Eye on Employment: November 2018 Edition

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Eye on Employment: November 2018 Edition

The Eye on Employment is NWPB’s monthly breakdown of the latest data from Statistics Canada’s Labour Force Survey. In this document, we will provide you with a summary of changes in local labour market indicators, offer comparisons to historical benchmarks, and show how seasonality affects employment in Niagara.

First, a foreward on our source: Statistics Canada’s Labour Force Survey or LFS. The LFS is a robust tool that provides us with a considerable amount of data. At its core, however, it exists to sort Canadians into one of three groups: people who are employed, people who are not employed but are looking for work, and people who are not in the labour force. This is a people-focused survey, and the important thing to remember is that a count of people is not a count of jobs. People might do a job, either for an employer or through self-employment, but the LFS is counting the people, not the job. Bearing this in mind, let’s turn our eye toward employment.

Monthly and Yearly Overview

Table 1: Niagara – Current and Historical Trends – Seasonally Unadjusted

Labour force characteristics Sept 2017 Oct 2017 2017 Aug 2018 Sept 2018 Oct 2018
Labour force 214,500 211,900 211,400 221,600 220,800 219,100
Employment 202,200 198,900 197,600 205,400 205,100 204,700
Full-time employment 161,100 156,700 153,300 157,000 158,000 158,300
Part-time employment 41,100 42,200 44,400 48,400 47,100 46,500
Unemployment 12,300 13,000 13,800 16,200 15,700 14,300
Unemployment rate 5.7% 6.1% 6.5% 7.3% 7.1% 6.5%
Participation rate 61.5% 60.7% 60.7% 62.8% 62.5% 62.0%
Employment rate 58.0% 57.0% 56.8% 58.2% 58.1% 57.9%

Month-over-month, we can see 1,700 fewer people either working or looking for work (a decrease in the labour force) between September and October 2018. There were 300 more people in full-time employment in October 2018 compared to September 2018, with a decrease of 600 individuals working in a part-time capacity. Compared to this time last year, October 2018 reports 5,800 more people with employment than were observed in October 2017. However, this overall increase is largely driven by changes in part-time employment between October 2017 and October 2018. Specifically, October 2018 saw 4,300 more people employed in a part-time capacity than were observed in October 2017.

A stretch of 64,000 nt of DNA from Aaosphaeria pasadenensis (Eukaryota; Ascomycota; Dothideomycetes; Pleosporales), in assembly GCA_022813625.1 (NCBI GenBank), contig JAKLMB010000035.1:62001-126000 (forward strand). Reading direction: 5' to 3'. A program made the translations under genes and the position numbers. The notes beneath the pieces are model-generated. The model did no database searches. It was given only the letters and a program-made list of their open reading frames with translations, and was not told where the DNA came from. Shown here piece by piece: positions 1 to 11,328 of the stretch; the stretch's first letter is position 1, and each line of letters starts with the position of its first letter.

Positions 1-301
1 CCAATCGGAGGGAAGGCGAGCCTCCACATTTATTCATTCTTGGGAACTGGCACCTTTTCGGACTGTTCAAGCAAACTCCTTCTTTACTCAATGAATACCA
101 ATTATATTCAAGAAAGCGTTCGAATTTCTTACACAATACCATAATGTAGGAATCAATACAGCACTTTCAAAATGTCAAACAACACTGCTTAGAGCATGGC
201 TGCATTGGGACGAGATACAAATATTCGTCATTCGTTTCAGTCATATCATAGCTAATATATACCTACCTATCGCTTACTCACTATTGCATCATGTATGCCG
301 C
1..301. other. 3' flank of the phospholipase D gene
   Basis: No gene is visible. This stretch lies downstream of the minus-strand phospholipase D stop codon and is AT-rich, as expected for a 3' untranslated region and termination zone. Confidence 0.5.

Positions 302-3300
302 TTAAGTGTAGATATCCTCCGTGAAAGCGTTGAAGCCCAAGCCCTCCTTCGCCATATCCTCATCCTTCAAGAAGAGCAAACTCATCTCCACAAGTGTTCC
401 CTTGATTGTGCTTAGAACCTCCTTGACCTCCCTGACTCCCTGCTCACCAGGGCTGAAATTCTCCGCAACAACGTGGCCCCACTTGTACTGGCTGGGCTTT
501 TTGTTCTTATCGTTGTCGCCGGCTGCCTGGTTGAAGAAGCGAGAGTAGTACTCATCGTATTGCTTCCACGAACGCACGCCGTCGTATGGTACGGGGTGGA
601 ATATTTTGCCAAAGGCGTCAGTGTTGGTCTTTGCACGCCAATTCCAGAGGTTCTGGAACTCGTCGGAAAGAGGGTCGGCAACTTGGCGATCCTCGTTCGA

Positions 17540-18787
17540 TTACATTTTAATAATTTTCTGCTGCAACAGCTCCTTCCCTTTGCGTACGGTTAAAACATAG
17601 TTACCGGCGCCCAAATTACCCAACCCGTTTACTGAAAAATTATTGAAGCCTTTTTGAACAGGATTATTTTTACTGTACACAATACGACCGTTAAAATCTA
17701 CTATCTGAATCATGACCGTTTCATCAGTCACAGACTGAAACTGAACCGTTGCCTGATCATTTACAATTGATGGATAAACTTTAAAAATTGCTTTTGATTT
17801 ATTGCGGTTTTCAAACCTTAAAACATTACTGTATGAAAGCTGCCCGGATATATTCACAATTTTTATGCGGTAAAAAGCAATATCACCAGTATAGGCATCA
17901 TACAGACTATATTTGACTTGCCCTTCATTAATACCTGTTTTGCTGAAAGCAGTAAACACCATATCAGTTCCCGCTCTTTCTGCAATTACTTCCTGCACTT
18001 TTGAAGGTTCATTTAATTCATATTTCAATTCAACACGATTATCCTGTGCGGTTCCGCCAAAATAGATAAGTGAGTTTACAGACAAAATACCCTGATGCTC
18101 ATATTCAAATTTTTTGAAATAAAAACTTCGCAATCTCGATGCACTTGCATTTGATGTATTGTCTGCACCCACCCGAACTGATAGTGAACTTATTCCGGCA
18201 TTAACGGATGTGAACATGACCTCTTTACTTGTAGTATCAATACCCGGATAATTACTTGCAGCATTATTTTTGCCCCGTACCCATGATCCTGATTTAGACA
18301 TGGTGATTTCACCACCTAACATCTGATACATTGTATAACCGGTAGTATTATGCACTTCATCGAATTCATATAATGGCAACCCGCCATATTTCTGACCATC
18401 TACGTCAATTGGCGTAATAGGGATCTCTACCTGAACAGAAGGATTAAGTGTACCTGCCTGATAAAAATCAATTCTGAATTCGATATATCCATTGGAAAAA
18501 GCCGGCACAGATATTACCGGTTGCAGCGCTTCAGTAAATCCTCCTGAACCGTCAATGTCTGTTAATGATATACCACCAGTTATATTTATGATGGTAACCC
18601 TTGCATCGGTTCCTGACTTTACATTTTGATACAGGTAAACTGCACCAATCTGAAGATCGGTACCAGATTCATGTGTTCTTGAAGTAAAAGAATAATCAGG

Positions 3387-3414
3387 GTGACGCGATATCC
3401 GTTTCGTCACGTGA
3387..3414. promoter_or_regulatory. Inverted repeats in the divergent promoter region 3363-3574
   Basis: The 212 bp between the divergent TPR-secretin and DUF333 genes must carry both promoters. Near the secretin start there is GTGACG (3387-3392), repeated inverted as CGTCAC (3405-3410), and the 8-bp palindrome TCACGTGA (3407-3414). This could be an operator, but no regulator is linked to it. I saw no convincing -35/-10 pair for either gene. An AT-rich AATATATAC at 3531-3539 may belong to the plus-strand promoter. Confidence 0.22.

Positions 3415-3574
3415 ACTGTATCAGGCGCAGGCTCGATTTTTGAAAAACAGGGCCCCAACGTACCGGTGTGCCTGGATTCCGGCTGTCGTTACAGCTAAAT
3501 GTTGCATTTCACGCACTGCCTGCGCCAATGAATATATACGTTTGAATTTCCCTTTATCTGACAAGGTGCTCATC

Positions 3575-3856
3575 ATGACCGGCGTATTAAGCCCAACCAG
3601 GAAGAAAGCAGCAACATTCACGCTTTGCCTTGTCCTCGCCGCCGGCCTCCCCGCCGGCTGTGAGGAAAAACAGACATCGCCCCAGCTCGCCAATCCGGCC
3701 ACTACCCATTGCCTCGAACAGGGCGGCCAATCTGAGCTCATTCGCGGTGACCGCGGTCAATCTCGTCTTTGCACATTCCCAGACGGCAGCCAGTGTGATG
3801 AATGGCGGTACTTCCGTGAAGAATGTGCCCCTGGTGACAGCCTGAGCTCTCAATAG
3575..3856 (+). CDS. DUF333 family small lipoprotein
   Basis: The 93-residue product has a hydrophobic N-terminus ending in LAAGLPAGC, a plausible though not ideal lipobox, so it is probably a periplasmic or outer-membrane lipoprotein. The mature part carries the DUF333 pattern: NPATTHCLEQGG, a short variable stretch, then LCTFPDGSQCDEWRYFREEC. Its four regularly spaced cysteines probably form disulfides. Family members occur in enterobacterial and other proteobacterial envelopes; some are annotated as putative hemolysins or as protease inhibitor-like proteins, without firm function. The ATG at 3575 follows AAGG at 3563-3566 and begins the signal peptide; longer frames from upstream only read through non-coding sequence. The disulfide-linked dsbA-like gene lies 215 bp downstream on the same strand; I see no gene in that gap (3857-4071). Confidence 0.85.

Niagara’s unemployment rate decreased from 7.1% in September to 6.5% in October. This decrease occurred alongside the month-over-month employment rate decreasing from 58.1% to 57.9%. Niagara’s labour market participation rate fell from 62.5% to 62.0%. In an ideal state of affairs, decreases in the unemployment rate would also be met with increases in the participation and employment rate. When all three indicators fall, it is generally an indication of people leaving the labour force.

It’s also important to keep in mind that the data in Table 1 are seasonally unadjusted figures. That means factors like holidays, expected employment slowdowns or pickups due to weather, and other factors that can be reasonably be predicted to influence employment are not accounted for in these data. Table 2 shows what the labour force looks like when we adjust for seasonality.